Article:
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The Federal Court (Greenwood J) has dismissed an application for an interlocutory injunction made by the taxpayer in respect of the proposed examination by the Commissioner of documents seized in 2006 in New Zealand by the New Zealand Inland Revenue Commissioner (IRD). The taxpayer alleged, amongst other things, that the seizure of the documents was unlawful, and that he had been denied the right to claim legal professional privilege in respect of the documents.

Earlier, the taxpayer had, in separate proceedings, commenced actions both in New Zealand and Australia following the seizure of the documents. In the New Zealand proceedings, the New Zealand High Court established a procedure under which any documents for which a claim for legal professional privilege was not made or if made was unsuccessful would be made available to the Australian Taxation Office. In the event, the taxpayer failed to assert legal professional privilege in relation to any of the documents under this procedure, and the documents were made available to the ATO by the IRD . The Australian proceedings were not pursued, being effectively abandoned in December 2006.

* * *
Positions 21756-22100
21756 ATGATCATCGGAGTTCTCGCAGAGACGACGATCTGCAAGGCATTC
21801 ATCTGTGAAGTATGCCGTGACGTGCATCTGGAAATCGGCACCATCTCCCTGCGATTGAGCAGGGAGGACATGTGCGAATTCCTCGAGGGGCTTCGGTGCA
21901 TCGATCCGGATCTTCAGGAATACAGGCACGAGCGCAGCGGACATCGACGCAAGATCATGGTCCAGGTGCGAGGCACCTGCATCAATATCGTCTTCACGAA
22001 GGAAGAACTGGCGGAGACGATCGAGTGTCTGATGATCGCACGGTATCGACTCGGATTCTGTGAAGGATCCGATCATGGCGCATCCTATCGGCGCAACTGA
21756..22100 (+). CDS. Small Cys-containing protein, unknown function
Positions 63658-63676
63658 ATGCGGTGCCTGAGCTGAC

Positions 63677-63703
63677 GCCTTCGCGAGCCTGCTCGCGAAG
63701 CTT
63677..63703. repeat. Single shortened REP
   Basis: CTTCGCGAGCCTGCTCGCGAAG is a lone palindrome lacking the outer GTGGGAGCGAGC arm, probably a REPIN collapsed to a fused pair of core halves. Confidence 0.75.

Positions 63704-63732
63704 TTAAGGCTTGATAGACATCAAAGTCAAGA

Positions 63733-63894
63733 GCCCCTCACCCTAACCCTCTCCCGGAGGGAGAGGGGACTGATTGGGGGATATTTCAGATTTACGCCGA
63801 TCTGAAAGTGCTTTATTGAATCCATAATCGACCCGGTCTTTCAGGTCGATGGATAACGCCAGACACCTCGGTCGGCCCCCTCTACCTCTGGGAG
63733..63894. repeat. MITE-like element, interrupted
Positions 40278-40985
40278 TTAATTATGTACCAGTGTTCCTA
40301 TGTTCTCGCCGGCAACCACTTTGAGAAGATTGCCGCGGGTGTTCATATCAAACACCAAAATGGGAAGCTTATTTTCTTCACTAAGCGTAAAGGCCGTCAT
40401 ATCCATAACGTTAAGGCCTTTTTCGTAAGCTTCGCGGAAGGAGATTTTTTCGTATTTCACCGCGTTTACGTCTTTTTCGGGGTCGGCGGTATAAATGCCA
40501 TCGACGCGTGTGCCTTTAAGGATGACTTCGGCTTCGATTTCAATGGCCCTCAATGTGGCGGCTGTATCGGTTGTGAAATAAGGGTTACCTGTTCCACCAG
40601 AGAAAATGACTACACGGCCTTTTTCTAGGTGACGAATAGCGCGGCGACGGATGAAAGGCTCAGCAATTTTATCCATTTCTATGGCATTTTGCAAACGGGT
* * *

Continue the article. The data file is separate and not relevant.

On the basis that the taxpayer had waived his right to claim legal professional privilege both in New Zealand and Australia, his application of an interlocutory injunction against the Commissioner was dismissed. Other grounds advanced by the taxpayer, including the ground that irrespective of whether the search and seizure operations undertaken in New Zealand were lawful and the supply of the documents to the ATO was lawful, an intervening change of purpose had occurred as the Commissioner now sought access to the documents for use in a criminal investigation, and that purpose was not a proper purpose, were also dismissed.

Petroulias v FCT [2010] FCA 1464 (Federal Court, Greenwood J, 23 December 2010).


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